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NEWS | Sept. 3, 2020

34th CST completes challenging two-day training exercise at SMR

By Mike Vrabel JFHQ Public Affairs

Virginia National Guard Soldiers and Airmen assigned to the Fort Pickett-based 34th Civil Support Team completed a challenging two-day training exercise August 25 and 27, 2020, at the State Military Reservation in Virginia Beach, Virginia. 

The 34th CST supports first responders during potential hazardous materials incidents involving possible chemical, biological, radiological, nuclear or explosive threats and can identify unknown substances, assess current and projected consequences, advise an incident commander on response measures and assist with requests for additional state support. During this exercise, the team was presented with a unique scenario involving a mock planned CBRNE attack at a large music festival. 

Like in other scenarios, the team was tasked with donning protective equipment and performing a reconnaissance of the suspected site to identify the hazards before collecting samples for testing. During this scenario, however, the target site was located in a pitch black building with music blaring at loud levels from a speaker complex, making standard means of communication impossible. 

“The goal of this exercise was to stress the survey team with both sensory inputs and variety of biological material and chemicals in a clandestine laboratory setting,” explained Capt. Jason Dodge, the 34th CST’s deputy commander. “The low light and distracting audible media challenged the survey team while they gathered information to understand the tools of a hypothetical domestic terrorist: homemade crowd control agent and homemade explosives.”

In the scenario, the enemy had planted a pepper spray dispersal devise in the speaker complex, with the intention to disorient the festival’s crowd before deploying explosives. There were two target sites for the survey team to explore, including the speakers and a lab tucked behind a partition. The team had to identify the target sites and collect samples for collection using hand-held lights to see in the dark. 

The tricky scenario was created by two CST team members who stepped out of their usual roles to run the exercise, science officer Capt. Samantha Vittorioso and Sgt. 1st Class William Havens, a medic. Dodge said having internal assets run the scenario instead of external evaluators provided multiple benefits. 

“They had complete autonomy in setting up and managing this training lane,” said Dodge. ”In regards to running training lanes internally, it is a good opportunity to step outside one’s lane to think through the bigger picture, to anticipate questions and information important to other sections. This assists our members who work in highly specialized skillsets communicate effectively when facing challenging scenarios that require everyone thinking critically and cooperatively.”

“Being on the planning end is interesting,” said Vittorioso. “I get to use some of the information that I have seen over the years, and then tie them in with real world missions that I have either been a part of or have heard about. Sgt. 1st Class Havens is very handy and he is always willing and able to construct many things in order to enhance the realism of the training lanes.”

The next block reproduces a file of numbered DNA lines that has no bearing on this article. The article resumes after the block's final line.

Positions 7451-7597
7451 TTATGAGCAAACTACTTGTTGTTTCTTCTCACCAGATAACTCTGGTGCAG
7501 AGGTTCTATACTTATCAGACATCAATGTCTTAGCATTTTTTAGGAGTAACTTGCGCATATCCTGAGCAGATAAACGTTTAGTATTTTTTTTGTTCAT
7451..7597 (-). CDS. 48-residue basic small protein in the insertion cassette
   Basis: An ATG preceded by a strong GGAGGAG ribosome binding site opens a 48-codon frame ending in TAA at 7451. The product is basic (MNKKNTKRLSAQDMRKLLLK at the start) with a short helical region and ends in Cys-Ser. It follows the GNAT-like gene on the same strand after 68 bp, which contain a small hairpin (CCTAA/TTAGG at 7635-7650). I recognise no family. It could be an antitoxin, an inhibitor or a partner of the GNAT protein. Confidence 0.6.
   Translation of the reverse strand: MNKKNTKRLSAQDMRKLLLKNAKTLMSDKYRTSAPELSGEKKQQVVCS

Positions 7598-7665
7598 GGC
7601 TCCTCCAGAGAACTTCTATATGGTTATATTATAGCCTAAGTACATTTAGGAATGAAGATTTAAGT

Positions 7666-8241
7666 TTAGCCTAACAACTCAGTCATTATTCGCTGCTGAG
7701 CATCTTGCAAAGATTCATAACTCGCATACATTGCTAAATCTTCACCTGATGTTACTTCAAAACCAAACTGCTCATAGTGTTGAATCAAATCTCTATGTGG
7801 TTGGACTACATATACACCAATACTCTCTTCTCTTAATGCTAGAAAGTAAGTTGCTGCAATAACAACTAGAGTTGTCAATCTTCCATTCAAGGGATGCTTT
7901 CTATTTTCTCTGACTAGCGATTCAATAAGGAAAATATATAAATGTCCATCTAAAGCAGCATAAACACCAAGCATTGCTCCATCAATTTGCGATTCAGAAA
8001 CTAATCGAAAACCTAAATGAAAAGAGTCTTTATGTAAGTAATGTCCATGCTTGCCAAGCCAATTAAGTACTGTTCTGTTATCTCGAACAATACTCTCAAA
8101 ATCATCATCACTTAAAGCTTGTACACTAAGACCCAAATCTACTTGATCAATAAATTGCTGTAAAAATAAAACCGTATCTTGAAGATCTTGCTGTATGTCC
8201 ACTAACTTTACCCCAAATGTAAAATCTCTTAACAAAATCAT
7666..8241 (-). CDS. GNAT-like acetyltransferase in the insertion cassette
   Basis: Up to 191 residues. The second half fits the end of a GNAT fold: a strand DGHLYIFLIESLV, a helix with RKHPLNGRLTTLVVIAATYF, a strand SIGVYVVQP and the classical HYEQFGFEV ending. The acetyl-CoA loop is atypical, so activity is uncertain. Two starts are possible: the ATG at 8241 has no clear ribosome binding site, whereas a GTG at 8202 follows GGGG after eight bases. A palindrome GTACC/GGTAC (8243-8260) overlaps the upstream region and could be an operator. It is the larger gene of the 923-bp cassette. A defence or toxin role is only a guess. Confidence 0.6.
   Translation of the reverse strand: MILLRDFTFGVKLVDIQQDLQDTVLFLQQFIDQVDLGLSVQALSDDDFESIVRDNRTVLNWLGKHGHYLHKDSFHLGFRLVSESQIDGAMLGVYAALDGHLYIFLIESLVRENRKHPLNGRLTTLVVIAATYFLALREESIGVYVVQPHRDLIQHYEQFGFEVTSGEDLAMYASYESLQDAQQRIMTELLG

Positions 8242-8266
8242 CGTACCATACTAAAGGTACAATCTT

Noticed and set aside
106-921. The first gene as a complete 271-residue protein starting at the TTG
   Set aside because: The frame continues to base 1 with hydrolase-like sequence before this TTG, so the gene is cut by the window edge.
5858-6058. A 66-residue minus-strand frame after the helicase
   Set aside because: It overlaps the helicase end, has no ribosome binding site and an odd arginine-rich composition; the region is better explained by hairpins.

Havens used that handiness to construct the speaker complex used in the scenario, creating a new challenge for the survey teams.

“We always make sure that we add something that the team has not seen before in order to enhance training value,” said Vittorioso. “This lane was no exception, and challenged the entire team both with reacting to a change of wind direction, and with overcoming unexpected obstacles downrange.”

Despite the challenges presented by Vittorioso and Haven’s design, Dodge said the CST responded admirably. 

“The team performed very well. Impairing the survey team’s sensory experience is not a typical training environment,” said Dodge. “The downrange team members stayed focused on their reconnaissance and fine motor skills during sample operations in spite of the increased physiological stress. We are very proud of them.”

The 34th CST is divided into six sections: command, operations, communications, administration/logistics, medical/analytical and survey. Each team member completes between 500 and 900 hours of specialized training during their first year of assignment and continues advanced training throughout their tenure with multiple agencies including the Virginia Department of Emergency Management, the National Fire Academy, the Defense Threat Reduction Agency, the Department of Energy and the Environmental Protection Agency.

The team’s primary response area includes a 300-mile radius from its home station at Fort Pickett and stretches as far north as Pennsylvania and as far south as South Carolina. They maintain personnel on standby at all times, can deploy an advance team within 90 minutes of notification and the main body deploys within three hours.

A unit’s assigned transportation includes a command vehicle, operations trailer, a communications vehicle called the unified command suite which provides a broad spectrum of secure communications capabilities, an analytical laboratory system vehicle containing a full suite of analysis equipment to support the complete characterization of an unknown hazard and several general purpose vehicles. The CST normally deploys using its assigned vehicles, but it can be airlifted as required.

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